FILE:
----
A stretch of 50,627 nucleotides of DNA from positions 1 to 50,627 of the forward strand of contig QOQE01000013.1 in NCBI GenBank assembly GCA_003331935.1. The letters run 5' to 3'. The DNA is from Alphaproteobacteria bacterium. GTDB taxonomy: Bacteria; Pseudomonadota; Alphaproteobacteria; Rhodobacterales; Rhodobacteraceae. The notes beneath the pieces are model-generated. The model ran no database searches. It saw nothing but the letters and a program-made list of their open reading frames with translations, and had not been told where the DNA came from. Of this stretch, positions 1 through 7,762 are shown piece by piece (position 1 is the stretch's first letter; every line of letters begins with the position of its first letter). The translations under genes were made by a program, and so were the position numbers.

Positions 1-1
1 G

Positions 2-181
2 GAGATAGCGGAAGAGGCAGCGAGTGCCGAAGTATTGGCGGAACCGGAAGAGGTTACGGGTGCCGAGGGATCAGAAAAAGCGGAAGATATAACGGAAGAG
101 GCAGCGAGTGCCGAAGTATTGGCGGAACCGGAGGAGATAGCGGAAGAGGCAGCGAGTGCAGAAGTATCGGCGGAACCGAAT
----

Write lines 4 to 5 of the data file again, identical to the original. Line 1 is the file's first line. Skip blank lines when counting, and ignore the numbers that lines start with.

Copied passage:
Positions 2-181
2 GAGATAGCGGAAGAGGCAGCGAGTGCCGAAGTATTGGCGGAACCGGAAGAGGTTACGGGTGCCGAGGGATCAGAAAAAGCGGAAGATATAACGGAAGAG